It should, but 1st image is at 2.8, second is at 3.5
07-03-2011, 03:57 PM   #8
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The second image may be oof, but there is absolutely no reason to suspect a lens problem rather than simple user error - not controling the selected focus point, allowing the subject or camera to move, etc.

As for the lens being good in poor light, that just means it is *capable* of good resullts, due to its maximum aperture. But that doesn't mean it magically will produce great results with no effort. A Bosendorfer is a great piano, but it won't necessarily sound great unless played by a great musician.

07-03-2011, 07:56 PM   #9
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QuoteOriginally posted by epqwerty Quote
Yeah the second picture is definitely out of focus and the first one is a little bit out I think. However stopping it down to F8 should have enough depth to clear focusing issues. Shouldn't it?
FWIW, I don't think any lens should need to be stopped down to f8 to be sharp. It should have decent sharpness wide open and improve DOF sharpness as lens is stopped down...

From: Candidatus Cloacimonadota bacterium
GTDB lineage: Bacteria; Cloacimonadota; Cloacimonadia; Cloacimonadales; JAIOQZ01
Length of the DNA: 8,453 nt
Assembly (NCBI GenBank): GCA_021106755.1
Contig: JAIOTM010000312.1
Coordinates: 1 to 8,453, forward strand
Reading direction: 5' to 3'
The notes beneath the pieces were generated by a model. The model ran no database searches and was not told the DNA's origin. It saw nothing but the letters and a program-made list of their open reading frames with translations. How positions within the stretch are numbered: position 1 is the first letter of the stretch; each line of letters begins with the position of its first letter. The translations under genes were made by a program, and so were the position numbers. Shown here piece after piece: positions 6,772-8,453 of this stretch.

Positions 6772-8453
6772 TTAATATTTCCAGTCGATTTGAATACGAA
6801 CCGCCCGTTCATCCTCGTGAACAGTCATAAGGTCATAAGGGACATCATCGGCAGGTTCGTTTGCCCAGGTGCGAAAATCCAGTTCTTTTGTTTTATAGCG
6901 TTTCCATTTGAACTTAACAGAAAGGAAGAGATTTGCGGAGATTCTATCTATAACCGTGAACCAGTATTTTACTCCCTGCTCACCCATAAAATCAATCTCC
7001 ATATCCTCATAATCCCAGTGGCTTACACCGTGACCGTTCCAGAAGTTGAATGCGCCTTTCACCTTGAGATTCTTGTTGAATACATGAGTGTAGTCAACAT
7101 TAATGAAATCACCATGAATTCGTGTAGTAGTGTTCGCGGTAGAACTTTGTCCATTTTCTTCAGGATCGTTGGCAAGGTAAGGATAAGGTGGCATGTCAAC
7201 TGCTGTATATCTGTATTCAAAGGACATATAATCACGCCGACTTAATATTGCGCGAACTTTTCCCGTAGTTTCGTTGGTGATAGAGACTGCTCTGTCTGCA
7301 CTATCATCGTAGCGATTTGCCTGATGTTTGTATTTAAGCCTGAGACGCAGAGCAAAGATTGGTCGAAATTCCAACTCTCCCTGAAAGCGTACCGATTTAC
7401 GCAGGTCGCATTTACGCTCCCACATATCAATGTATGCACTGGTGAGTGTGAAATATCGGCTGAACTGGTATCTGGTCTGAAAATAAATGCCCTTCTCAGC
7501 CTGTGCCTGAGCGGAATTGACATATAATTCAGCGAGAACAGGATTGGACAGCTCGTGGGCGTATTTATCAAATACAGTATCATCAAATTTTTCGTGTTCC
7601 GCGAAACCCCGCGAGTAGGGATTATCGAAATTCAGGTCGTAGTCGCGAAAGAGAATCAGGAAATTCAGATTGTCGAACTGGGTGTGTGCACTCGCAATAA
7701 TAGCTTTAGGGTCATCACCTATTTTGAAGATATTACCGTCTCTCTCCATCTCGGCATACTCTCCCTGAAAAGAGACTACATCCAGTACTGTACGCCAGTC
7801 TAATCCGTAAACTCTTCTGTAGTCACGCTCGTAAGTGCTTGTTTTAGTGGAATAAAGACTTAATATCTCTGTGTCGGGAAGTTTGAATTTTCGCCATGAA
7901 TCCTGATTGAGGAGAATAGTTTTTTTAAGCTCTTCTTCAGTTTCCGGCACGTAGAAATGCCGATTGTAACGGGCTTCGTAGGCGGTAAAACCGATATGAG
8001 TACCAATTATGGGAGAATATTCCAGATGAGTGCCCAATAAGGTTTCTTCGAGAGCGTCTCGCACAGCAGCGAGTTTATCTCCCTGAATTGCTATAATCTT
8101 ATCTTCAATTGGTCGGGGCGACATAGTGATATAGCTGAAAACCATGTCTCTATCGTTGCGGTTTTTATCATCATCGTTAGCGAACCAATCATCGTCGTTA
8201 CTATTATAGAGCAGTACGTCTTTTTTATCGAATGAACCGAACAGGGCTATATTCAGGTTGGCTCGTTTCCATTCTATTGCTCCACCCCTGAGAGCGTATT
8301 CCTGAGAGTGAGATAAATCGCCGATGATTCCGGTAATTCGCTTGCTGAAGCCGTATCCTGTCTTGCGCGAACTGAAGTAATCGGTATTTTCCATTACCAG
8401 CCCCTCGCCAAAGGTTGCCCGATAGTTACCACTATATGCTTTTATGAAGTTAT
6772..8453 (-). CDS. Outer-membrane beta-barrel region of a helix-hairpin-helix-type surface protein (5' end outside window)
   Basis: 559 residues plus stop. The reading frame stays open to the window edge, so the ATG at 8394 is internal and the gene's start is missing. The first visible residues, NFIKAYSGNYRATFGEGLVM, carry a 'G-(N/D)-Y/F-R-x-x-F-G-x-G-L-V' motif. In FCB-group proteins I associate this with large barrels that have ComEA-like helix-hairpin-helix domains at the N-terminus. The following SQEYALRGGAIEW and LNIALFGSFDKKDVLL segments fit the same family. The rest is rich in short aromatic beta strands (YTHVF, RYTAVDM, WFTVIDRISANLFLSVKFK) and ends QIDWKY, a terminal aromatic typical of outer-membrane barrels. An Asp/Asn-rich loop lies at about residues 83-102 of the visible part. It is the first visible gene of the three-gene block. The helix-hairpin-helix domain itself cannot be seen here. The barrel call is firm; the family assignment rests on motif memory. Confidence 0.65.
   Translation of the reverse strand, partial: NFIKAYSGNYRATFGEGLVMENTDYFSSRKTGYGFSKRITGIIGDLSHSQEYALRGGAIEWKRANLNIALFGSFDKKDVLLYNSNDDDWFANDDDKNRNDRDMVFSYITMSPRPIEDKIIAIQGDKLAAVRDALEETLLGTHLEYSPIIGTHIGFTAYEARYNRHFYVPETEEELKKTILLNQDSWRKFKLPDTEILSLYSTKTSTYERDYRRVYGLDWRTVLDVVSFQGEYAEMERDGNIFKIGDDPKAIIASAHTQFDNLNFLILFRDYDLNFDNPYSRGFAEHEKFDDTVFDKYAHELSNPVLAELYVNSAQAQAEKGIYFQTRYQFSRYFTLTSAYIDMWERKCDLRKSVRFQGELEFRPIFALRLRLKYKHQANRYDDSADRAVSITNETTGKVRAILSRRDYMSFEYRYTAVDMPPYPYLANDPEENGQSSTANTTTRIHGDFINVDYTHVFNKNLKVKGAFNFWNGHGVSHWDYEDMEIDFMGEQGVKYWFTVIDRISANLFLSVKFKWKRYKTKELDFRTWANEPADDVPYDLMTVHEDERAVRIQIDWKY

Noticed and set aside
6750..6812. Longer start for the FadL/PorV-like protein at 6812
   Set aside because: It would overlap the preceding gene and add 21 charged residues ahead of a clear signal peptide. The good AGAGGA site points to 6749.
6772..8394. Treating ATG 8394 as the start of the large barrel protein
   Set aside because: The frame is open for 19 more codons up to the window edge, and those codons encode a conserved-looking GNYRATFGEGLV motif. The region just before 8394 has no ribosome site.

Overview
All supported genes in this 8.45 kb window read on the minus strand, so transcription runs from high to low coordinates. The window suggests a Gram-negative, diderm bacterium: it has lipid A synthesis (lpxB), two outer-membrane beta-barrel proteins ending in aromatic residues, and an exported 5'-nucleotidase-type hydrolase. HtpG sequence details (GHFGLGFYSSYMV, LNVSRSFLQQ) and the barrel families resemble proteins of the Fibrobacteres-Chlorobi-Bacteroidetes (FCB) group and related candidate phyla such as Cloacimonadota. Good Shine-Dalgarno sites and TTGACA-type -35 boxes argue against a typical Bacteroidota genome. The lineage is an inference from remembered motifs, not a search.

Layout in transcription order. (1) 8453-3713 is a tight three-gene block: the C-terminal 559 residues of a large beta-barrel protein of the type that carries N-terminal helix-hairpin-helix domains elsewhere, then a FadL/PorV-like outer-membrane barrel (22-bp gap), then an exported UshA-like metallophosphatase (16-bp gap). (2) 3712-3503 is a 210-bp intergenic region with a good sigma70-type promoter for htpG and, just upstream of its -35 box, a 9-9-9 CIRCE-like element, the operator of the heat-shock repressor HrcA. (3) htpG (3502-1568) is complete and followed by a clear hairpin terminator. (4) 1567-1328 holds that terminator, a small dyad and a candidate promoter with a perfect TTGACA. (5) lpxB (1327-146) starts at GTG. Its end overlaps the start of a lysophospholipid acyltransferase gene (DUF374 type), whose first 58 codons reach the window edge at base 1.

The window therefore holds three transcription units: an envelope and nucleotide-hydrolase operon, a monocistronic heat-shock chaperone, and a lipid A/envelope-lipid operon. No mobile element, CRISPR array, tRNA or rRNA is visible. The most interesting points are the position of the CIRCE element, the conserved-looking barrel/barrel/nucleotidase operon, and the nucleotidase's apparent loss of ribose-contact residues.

QuoteOriginally posted by A-z Quote
It should, but 1st image is at 2.8, second is at 3.5
By the looks of the images, a flash was used in the 1st one (slight amount of Red Eye and shadow areas) and that would probably explain why it looks so much sharper/better than the 2nd photo...

With that in mind, if this lens can produce that image with those settings, the lens is "probably" OK and would have to agree with Marc that this maybe a case of slight user error/inexperience/PP. If it were me, use center focus and just concentrate on getting to know the lens and it's abilities. ISO 400, especially on a K2000, will produce a somewhat "soft" looking image, stick with 200 or even 100 in good/most lighting conditions.

I actually had (have) this lens in a shopping cart, ready to hit the buy button and I just happened onto this thread I read most reviews, here and on Google and found only 2 reviews discussing Auto Focus issues.